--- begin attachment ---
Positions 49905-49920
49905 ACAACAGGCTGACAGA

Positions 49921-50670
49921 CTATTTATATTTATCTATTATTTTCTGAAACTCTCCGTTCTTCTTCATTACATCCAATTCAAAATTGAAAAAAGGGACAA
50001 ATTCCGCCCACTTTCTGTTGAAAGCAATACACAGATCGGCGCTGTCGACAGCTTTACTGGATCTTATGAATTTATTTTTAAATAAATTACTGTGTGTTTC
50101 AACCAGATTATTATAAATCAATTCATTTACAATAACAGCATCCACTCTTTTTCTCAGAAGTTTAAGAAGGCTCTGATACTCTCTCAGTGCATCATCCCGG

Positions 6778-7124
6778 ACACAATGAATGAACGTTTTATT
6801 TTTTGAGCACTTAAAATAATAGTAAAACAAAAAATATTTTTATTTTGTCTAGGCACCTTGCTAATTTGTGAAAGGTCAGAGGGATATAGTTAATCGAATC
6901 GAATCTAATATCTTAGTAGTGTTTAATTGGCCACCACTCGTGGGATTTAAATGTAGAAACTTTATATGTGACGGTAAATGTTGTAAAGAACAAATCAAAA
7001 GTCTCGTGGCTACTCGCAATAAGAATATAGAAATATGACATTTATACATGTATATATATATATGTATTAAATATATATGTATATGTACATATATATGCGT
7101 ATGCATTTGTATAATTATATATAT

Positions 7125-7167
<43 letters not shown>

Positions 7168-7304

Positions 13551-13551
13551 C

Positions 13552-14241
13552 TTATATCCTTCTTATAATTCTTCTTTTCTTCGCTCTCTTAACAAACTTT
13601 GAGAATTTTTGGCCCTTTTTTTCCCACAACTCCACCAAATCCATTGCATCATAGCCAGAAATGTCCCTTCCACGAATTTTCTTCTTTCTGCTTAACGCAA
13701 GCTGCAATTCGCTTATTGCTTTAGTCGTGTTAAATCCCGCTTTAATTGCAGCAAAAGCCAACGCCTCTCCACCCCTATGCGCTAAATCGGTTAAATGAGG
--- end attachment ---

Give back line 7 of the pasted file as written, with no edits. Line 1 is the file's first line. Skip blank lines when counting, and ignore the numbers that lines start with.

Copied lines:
Positions 6778-7124